Judge Castel, in his order calling for a hearing, suggested that he had made his own inquiry. He wrote that the clerk of the 11th Circuit had confirmed that the docket number printed on the purported Varghese opinion was connected to an entirely different case.
Calling the opinion “bogus,” Judge Castel noted that it contained internal citations and quotes that, in turn, were nonexistent. He said that five of the other decisions submitted by Mr. Mata’s lawyers also appeared to be fake.
On Thursday, Mr. Mata’s lawyers offered affidavits containing their version of what had happened.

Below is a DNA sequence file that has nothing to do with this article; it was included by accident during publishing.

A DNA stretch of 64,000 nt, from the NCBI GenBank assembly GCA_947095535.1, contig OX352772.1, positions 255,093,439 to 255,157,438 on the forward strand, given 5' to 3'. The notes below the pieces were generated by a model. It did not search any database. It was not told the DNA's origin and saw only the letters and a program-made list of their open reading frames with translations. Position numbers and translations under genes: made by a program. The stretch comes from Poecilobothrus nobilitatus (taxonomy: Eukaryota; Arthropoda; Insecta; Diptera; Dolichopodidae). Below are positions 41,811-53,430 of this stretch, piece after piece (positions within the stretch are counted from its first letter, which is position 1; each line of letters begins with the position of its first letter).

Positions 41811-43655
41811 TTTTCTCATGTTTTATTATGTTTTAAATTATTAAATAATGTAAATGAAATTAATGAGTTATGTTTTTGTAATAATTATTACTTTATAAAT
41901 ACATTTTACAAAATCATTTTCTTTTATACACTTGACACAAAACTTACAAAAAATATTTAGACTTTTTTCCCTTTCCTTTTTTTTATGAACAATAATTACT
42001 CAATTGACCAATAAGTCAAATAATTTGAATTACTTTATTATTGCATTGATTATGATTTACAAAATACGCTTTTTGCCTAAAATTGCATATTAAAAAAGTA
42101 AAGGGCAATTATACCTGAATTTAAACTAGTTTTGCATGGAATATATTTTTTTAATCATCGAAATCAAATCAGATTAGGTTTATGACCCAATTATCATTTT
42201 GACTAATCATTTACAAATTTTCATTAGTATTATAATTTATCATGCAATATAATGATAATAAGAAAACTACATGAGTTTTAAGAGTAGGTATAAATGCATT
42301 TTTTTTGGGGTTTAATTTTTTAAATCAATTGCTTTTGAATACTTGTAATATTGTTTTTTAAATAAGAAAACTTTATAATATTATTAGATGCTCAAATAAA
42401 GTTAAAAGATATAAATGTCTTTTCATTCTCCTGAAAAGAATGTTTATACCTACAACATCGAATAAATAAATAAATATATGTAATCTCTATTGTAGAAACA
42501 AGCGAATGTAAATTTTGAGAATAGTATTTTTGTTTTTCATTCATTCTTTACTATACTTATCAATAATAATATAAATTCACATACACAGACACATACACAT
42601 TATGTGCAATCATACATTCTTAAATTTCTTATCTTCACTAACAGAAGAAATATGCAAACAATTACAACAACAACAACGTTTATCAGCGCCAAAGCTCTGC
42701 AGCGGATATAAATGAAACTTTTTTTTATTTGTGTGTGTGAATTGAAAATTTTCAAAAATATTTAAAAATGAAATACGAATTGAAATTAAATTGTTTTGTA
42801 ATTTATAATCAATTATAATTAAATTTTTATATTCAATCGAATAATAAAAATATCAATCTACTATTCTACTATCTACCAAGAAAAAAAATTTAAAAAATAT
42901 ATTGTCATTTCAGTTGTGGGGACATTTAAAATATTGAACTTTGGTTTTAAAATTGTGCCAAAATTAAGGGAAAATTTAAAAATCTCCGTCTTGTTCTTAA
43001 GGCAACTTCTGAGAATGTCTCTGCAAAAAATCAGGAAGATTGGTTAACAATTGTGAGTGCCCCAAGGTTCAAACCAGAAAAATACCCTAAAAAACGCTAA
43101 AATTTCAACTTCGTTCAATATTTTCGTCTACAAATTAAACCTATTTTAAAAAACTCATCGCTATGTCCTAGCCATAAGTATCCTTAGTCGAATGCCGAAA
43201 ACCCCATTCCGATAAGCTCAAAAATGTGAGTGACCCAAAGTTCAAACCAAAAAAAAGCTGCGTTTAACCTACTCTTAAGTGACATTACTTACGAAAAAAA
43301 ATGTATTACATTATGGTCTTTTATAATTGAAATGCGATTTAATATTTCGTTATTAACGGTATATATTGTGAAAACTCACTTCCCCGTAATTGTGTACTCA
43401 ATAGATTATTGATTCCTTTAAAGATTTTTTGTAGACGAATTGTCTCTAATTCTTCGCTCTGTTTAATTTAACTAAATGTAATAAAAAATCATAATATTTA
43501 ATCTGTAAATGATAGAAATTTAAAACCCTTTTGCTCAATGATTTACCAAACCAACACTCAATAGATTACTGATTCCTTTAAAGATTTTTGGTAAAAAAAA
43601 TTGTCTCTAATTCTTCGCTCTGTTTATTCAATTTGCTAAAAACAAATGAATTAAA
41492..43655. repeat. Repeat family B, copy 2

Mr. Schwartz wrote that he had originally filed Mr. Mata’s lawsuit in state court, but after the airline had it transferred to Manhattan’s federal court, where Mr. Schwartz is not admitted to practice, one of his colleagues, Mr. LoDuca, became the attorney of record. Mr. Schwartz said he had continued to do the legal research, in which Mr. LoDuca had no role.
Mr. Schwartz said that he had consulted ChatGPT “to supplement” his own work and that, “in consultation” with it, found and cited the half-dozen nonexistent cases. He said ChatGPT had provided reassurances.
“Is varghese a real case,” he typed, according to a copy of the exchange that he submitted to the judge.